An 'internal, political squabble over funding' is no reason to put off reviewing the megamerger, the judge wrote, with a literal exclamation point.
In light of the partial government shutdown, the U.S. Department of Justice Antitrust Division said in a court filing last week that its attorneys lack the resources they need to continue reviewing the nearly $70 billion merger between CVS Health and Aetna.
The federal judge overseeing the review, however, isn't having it.
Seizing on the DOJ's statement that government attorneys would have to stop working until funding is restored, "unless otherwise ordered by the Court," U.S. District Judge Richard J. Leon in the D.C. District Court specifically ordered the DOJ to keep working, despite the lapse in funding.
Leon interpreted the DOJ's filing as a request for an indefinite stay, writing in an order late last week that such a delay would undermine the DOJ-authorized CVS-Aetna deal.
"If the merger will bring the benefits and efficiencies to the healthcare system the Government claims it will, staying it because of this unfortunate funding impasse would be unwarranted and could have far-reaching consequences in markets that affect consumers' health and well-being," Leon wrote.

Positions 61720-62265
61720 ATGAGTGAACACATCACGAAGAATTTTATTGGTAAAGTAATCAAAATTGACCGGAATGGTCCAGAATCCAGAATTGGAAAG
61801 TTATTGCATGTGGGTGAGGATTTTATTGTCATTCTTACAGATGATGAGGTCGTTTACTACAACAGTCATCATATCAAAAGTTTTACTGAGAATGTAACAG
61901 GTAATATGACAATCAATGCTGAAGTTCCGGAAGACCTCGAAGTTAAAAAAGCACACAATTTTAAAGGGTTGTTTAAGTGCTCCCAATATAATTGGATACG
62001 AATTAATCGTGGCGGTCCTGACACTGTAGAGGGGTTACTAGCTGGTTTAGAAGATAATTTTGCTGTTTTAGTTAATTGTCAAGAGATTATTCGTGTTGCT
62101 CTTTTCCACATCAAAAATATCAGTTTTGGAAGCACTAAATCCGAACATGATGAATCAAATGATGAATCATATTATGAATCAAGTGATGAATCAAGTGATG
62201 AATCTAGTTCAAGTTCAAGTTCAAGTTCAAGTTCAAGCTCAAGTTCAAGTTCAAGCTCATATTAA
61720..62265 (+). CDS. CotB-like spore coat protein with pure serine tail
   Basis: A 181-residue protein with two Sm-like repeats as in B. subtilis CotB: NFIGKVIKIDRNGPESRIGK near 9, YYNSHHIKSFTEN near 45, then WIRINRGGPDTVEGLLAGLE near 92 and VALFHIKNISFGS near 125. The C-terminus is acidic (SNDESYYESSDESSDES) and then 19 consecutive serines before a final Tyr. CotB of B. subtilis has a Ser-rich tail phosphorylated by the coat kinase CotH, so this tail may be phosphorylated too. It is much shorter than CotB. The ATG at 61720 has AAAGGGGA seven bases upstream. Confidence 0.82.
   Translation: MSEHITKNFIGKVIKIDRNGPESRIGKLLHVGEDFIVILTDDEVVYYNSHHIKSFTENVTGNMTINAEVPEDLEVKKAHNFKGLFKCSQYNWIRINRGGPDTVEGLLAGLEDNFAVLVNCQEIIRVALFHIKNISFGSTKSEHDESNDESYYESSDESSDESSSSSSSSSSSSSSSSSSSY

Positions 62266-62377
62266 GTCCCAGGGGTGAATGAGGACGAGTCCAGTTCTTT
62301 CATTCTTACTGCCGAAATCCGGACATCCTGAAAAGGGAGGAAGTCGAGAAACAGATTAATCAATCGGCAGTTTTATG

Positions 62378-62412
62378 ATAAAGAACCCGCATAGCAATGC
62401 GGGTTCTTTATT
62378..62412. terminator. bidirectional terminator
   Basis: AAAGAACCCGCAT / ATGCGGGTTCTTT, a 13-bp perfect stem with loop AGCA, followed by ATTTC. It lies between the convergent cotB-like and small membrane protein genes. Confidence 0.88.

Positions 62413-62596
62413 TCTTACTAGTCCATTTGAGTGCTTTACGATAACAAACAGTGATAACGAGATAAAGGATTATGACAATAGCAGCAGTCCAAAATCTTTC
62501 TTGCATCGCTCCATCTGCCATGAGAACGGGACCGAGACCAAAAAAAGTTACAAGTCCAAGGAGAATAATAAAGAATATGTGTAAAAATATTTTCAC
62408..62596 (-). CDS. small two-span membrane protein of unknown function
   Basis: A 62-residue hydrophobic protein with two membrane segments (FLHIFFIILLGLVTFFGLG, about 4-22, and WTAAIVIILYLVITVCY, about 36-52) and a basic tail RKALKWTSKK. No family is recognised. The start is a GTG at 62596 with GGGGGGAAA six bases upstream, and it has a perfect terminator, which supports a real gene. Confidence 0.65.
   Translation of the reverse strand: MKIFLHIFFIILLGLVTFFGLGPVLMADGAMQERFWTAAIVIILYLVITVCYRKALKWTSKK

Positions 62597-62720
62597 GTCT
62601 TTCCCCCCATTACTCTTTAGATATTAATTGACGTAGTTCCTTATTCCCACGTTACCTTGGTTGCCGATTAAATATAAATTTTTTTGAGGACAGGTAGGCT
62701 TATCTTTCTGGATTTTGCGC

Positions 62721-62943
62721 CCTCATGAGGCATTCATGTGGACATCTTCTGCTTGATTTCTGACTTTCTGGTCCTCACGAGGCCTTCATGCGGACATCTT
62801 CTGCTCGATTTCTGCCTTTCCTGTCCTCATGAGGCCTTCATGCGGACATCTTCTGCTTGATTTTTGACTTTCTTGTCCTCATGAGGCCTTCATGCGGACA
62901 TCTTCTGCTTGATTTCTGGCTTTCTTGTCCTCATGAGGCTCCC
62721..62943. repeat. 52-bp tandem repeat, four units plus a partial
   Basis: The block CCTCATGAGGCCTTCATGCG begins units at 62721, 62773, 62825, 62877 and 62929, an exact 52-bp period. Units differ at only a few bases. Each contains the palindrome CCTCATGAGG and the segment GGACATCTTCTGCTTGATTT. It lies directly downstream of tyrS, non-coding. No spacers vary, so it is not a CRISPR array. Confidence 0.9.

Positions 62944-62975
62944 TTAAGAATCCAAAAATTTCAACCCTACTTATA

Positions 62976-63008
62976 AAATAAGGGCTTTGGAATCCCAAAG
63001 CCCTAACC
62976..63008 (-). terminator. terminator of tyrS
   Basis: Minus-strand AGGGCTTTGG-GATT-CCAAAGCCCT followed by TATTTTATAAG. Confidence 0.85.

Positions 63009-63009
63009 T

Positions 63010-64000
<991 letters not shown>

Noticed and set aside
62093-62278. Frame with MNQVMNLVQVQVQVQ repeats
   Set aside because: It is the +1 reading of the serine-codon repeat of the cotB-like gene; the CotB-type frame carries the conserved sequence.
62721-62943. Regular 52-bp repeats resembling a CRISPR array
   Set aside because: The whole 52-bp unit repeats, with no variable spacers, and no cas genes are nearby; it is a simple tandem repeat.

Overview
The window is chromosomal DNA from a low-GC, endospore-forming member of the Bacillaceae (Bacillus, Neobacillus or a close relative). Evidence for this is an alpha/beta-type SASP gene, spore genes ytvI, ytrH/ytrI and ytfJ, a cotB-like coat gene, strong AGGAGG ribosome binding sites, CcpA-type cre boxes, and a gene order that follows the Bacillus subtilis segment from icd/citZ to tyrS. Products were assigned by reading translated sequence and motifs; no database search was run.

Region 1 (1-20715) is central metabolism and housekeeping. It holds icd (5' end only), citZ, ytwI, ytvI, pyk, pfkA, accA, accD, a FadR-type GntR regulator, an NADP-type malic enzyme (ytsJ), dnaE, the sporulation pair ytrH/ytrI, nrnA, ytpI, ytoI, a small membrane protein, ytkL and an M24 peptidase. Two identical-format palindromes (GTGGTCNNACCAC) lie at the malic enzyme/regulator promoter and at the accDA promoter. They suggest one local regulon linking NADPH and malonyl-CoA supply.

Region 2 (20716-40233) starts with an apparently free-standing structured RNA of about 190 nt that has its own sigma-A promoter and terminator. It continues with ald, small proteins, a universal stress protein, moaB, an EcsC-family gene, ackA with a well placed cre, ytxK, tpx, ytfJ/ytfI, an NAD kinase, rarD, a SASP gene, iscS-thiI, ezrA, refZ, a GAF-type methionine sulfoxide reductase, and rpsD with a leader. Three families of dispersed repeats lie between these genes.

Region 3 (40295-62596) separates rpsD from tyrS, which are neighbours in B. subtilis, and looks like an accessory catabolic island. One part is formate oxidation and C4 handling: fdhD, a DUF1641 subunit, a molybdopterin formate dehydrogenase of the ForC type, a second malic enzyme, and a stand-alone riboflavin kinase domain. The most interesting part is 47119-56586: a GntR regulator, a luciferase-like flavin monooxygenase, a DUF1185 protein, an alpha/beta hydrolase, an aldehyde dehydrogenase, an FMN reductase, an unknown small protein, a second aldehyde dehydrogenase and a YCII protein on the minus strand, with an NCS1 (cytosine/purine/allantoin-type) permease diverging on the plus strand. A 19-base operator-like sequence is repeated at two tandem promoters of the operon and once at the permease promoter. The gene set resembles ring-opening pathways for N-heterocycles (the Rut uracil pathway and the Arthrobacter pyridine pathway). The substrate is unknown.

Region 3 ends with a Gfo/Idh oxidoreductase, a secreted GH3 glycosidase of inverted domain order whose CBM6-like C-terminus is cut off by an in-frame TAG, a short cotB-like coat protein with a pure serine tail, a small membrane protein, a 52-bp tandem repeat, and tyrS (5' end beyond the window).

"In short," he added, "the Government's internal, political squabble over funding is NO reason to postpone the congressionally mandated evaluation of the Government's proposal to remedy the antitrust concerns allegedly raised by the merger's consummation !"
Before the shutdown, the DOJ had said it would respond by early February to public comments about the megamerger. In its filing last week, the DOJ said it would give the court an updated timeline after funding is restored. That didn't fly with Leon.
"I expect the Government attorneys working on this case to roll up their sleeves, respond to the public's concerns about the CVS-Aetna merger, and file the comments received from members of the public and the Government's response to those comments with this Court by the 15th of February," he wrote.
The DOJ signed off on the CVS-Aetna deal last October after requiring that Aetna sell its Medicare Part D plans to WellCare Health Plans to alleviate anticompetitive concerns. The companies considered their union sealed in late November, but Leon instructed them to keep some operations separate while he completes the review process.
Even so, CVS CEO Larry Merlo outlined the combined CVS-Aetna strategy during the JP Morgan Healthcare Conference in San Francisco last week .
—Steven Porter is an associate content manager and online news editor for HealthLeaders, a Simplify Compliance brand.